Stop Live Animal Transport
Animal welfare is being neglected on long journeys across Europe, the BBC's Victoria Derbyshire programme found.
UK exports of live cattle, sheep and pigs have trebled in value in the last five years, according HM Revenue and Customs. And exports of cattle and sheep from Europe to non-EU countries such as Turkey have gone up in value by 50%.
The market has been driven by some religious communities who want live animals, also problems in rearing livestock and refrigerating meat.
Livestock hauliers were discovered to routinely break EU laws designed to protect animals in transit. Every summer animals die at the Turkish border due to long delays as transporters wait to go through customs. There are issues such as respiratory problems, eye conditions, and animals suffering from exhaustion or dehydration.
But the BBC has seen evidence that once over the Turkish border, livestock are often re-routed ad hoc to slaughterhouses in Ankara, Istanbul and the Middle East. This is illegal under EU laws.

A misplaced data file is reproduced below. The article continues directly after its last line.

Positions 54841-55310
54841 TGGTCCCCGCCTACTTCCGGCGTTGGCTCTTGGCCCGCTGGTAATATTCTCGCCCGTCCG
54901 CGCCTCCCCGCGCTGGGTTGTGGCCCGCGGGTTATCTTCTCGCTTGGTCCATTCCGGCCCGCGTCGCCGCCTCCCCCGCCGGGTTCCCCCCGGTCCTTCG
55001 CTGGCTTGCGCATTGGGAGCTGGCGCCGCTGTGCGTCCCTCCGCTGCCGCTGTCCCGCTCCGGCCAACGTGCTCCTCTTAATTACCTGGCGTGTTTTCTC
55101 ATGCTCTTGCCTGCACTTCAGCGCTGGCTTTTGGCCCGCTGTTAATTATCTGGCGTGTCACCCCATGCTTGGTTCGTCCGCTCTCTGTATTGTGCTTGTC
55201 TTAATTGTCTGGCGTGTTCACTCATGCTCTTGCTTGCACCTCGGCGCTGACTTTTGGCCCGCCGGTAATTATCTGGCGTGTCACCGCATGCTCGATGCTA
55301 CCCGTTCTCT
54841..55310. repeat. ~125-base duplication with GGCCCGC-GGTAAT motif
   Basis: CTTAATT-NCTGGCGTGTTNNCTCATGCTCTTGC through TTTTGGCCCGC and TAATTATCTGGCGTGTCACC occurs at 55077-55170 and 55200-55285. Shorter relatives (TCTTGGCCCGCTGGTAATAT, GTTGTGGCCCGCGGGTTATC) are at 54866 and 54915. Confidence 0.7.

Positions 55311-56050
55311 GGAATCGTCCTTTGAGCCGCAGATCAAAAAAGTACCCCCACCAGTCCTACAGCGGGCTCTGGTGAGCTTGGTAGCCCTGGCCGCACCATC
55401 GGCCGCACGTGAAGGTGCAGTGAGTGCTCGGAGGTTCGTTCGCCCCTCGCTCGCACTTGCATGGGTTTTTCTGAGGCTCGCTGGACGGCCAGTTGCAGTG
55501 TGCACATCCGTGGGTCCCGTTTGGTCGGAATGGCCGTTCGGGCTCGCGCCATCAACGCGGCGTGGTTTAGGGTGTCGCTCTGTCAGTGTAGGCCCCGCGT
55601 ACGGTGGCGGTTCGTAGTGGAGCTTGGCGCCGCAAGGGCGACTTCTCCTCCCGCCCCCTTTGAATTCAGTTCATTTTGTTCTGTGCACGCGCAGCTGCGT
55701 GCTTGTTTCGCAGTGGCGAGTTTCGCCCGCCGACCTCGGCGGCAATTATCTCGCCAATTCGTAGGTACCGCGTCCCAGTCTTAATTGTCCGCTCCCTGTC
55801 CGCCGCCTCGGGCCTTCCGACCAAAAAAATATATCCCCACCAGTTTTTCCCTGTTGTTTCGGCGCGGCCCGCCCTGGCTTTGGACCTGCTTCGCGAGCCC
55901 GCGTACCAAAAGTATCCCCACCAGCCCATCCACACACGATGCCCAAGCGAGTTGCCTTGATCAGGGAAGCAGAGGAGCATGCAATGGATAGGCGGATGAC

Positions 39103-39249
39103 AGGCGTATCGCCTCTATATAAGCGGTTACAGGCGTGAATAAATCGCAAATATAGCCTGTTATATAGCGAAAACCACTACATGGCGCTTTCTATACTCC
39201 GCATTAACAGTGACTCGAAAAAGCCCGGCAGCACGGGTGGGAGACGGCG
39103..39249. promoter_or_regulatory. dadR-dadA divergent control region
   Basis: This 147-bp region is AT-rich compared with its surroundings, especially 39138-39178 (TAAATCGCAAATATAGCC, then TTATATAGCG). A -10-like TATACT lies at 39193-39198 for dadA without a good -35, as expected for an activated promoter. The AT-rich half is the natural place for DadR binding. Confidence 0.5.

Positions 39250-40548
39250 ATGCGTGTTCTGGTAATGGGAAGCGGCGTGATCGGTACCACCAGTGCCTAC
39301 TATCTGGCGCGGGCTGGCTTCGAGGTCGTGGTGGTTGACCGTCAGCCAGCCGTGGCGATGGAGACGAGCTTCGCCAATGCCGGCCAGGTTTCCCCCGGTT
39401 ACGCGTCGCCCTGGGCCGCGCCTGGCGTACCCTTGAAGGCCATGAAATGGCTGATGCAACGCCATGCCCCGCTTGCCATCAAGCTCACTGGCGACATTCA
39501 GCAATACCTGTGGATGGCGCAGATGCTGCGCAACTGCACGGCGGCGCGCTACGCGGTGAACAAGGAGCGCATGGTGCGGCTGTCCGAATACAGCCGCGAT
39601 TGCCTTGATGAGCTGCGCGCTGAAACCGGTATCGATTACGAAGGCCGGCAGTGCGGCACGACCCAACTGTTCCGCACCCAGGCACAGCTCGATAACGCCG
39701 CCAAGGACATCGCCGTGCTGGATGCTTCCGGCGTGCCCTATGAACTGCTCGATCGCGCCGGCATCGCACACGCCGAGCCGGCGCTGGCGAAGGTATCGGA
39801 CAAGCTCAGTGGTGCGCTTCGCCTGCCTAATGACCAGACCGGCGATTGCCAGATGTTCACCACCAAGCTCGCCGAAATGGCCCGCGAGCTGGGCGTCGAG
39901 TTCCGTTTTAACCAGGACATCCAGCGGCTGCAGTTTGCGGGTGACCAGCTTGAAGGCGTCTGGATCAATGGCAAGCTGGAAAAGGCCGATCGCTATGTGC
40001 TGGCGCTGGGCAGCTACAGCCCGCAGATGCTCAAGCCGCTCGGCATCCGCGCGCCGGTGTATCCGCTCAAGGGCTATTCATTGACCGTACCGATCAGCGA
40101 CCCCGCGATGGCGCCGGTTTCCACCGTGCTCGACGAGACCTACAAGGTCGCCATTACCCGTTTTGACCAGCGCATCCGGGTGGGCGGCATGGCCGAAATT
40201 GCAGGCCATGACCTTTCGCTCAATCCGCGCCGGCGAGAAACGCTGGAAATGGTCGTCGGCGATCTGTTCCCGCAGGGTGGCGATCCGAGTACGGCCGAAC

Live animal exports from Britain and Europe are controlled by EU laws. These state the handlers must be properly trained. Vehicles should meet safety standards and provide enough space for the animals. They must have water, food and rest as needed.
The EU Commissioner for Health and Food Safety, Vytenis Andriukaitis, believes we have enough laws - the main issues are enforcement, the level of offical control and the education of all those involved in live animal transport. A fact finding mission has gone to the Bulgarian border to address these problems. Welfare charities in Bulgaria, an EU entry point to Turkey and the Middle East, are monitoring things.
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